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Chicago's Best New Restaurants Of 2021

We spent the year looking for the best new restaurants across Chicago. This is where you’ll find them.
Chicago's Best New Restaurants Of 2021 image

photo credit: Kim Kovacik

We can’t decide if 2021 lasted six months, or a million years. Either way, plenty of new restaurants opened in Chicago in that warped timeframe, and we ate at as many of them as possible.

One thing that definitely took longer than ever before was booking a table. 2021 was the Year Of Trying To Get Reservations—and these restaurants are the places that made all of the table-hunting, app notifications, and 11pm dinners worth it. They’re the new favorites we’re always hoping to find. Like a busy Croatian spot that’s worth waiting in line for with dozens of others, and a tiny Logan Square restaurant with a burger that should probably file a restraining order against us.

Most of our Best New Restaurants are dine-in spots that take reservations, but there’s more to this list than just those types of places—from a taqueria with transcendent al pastor to a carryout-only restaurant with life-changing jerk chicken. In other words, whether you book a table or designate a seat on your couch, you have some very enjoyable eating ahead of you.

All restaurants featured on The Infatuation are selected by our editorial team. The Best New Restaurants Of 2021 is presented by Chase Sapphire. Adventure awaits with Sapphire. You deserve premium travel perks for your journeys near and far, exclusive dining rewards, and flexible benefits that let you make more of every experience. Learn More.


The Spots

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Lincoln Park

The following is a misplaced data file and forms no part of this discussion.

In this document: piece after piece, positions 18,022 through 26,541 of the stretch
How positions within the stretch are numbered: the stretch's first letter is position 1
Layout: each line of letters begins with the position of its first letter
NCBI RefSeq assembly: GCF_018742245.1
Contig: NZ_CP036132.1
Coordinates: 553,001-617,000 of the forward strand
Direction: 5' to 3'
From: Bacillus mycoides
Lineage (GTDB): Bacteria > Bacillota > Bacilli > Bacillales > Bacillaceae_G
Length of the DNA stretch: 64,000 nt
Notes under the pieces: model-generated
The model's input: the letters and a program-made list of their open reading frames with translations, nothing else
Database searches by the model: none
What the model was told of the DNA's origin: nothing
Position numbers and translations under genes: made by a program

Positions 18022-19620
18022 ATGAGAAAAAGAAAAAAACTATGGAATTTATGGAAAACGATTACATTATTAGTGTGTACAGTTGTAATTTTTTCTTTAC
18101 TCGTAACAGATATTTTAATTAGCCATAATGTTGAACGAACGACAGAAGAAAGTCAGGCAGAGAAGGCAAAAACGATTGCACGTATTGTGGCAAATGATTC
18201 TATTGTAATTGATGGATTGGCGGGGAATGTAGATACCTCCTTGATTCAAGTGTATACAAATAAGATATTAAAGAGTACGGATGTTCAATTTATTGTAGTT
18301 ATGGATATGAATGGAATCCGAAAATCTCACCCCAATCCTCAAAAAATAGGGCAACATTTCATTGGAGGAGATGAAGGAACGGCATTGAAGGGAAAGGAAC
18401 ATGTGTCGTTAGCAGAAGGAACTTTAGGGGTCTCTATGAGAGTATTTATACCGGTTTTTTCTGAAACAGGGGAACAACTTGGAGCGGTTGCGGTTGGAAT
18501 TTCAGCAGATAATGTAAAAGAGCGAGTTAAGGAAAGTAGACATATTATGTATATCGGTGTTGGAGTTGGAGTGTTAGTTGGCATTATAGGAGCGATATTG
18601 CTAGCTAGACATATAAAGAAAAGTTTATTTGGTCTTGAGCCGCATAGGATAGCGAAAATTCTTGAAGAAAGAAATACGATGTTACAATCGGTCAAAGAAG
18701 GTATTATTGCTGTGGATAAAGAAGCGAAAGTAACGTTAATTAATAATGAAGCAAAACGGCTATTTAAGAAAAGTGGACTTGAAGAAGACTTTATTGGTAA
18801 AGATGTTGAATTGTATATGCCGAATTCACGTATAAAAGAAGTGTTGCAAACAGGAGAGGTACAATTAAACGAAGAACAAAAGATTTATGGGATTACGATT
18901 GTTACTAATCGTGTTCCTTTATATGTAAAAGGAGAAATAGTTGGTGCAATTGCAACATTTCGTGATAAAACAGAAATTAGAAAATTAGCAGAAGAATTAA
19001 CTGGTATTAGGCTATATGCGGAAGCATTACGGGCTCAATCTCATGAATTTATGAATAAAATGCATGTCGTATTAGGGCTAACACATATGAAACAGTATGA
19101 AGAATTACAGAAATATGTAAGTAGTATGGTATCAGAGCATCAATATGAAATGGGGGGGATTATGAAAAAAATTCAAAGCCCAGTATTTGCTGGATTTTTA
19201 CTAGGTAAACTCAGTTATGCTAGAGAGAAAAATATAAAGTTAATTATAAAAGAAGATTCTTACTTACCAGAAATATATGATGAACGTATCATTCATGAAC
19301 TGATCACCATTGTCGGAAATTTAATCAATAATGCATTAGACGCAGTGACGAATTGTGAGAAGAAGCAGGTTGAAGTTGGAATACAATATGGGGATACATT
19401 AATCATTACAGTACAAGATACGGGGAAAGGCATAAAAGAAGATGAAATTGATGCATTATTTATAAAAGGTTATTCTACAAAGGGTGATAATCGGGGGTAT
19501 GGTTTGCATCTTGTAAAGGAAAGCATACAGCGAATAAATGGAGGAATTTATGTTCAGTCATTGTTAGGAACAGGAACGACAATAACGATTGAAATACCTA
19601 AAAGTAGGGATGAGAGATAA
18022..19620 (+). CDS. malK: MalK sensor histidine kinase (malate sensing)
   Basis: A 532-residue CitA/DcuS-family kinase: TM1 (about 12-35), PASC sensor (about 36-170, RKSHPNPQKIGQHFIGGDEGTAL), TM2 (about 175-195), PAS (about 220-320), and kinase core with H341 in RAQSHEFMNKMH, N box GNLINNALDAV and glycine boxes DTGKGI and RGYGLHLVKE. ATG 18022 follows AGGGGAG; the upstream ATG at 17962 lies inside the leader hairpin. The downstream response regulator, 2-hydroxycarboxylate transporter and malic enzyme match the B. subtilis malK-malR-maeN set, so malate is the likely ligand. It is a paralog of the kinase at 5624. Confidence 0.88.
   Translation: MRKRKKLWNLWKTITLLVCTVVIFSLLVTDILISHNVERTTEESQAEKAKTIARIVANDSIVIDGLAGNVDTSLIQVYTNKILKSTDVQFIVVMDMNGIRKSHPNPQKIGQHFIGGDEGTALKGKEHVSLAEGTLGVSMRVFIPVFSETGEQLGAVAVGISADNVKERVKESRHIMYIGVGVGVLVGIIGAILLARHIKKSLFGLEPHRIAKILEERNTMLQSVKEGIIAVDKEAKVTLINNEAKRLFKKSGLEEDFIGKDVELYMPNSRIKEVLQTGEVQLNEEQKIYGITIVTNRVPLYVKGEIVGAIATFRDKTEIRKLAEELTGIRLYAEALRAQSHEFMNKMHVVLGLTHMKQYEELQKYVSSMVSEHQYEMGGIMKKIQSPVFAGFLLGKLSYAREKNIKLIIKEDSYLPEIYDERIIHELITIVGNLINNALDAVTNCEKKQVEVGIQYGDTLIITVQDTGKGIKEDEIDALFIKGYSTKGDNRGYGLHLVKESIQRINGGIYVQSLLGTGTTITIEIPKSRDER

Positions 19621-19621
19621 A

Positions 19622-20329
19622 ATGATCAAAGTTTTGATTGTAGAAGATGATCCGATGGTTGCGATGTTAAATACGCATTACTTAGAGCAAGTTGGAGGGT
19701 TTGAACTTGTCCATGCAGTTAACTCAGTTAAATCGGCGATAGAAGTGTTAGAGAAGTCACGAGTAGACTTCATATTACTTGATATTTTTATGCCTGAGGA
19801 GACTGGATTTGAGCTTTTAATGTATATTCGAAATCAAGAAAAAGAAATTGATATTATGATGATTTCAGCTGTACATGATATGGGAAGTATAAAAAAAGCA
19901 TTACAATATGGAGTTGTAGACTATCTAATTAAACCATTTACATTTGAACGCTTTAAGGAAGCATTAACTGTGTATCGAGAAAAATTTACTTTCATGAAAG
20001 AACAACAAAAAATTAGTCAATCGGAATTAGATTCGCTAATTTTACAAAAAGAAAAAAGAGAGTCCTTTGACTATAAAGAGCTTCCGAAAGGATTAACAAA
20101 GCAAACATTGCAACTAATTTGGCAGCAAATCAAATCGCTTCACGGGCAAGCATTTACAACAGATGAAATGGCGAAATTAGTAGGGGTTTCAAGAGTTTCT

$$$$Perfect For:Fine DiningSpecial Occasions
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If we tell you to spend $200 on a 12-15 course tasting menu, you can count on getting goosebumps at least once during the meal. And if you’re in the market for an upscale and memorable dining experience, you’ll find it at Esme. We certainly did—this fine-dining spot in Lincoln Park has everything we look for in a meal designed to make us feel as fancy as the Fancy Feast cat. The three-hour dinner never drags, courses flow together seamlessly, and (most importantly) each experiential dish is fun without being too whimsical. A singular charred rib with banana caramel, for instance, comes wrapped around a ceramic “bone” you eat like a Flintstone. There’s also savory sweet potato ice cream topped with caviar, and a canapé that tastes like a Cheeto from the future. Plus, the magician that did the restaurant’s lighting made sure everyone looks like they’re wandering around just naturally FaceTuned.


Ever since placing our first order at this taqueria, not a day has gone by where we haven’t found ourselves scrolling through Taqueria Chingón’s online menu like it’s taco Zillow, fantasizing about theoretical orders. And after trying all the tacos at this counter-service Logan Square spot, each one has impressed us. They’re all made with chewy handmade corn tortillas, with your choice of a variety of flavorful fillings—like the morcilla (made with blood, bread, onion, and apples before getting topped with brown butter salsa macha), campechano, and tender al pastor. Whatever your fantasy order is, just consider placing it for lunch—they run out of food quickly.


This spot is Permanently Closed.

$$$$Perfect For:BYOB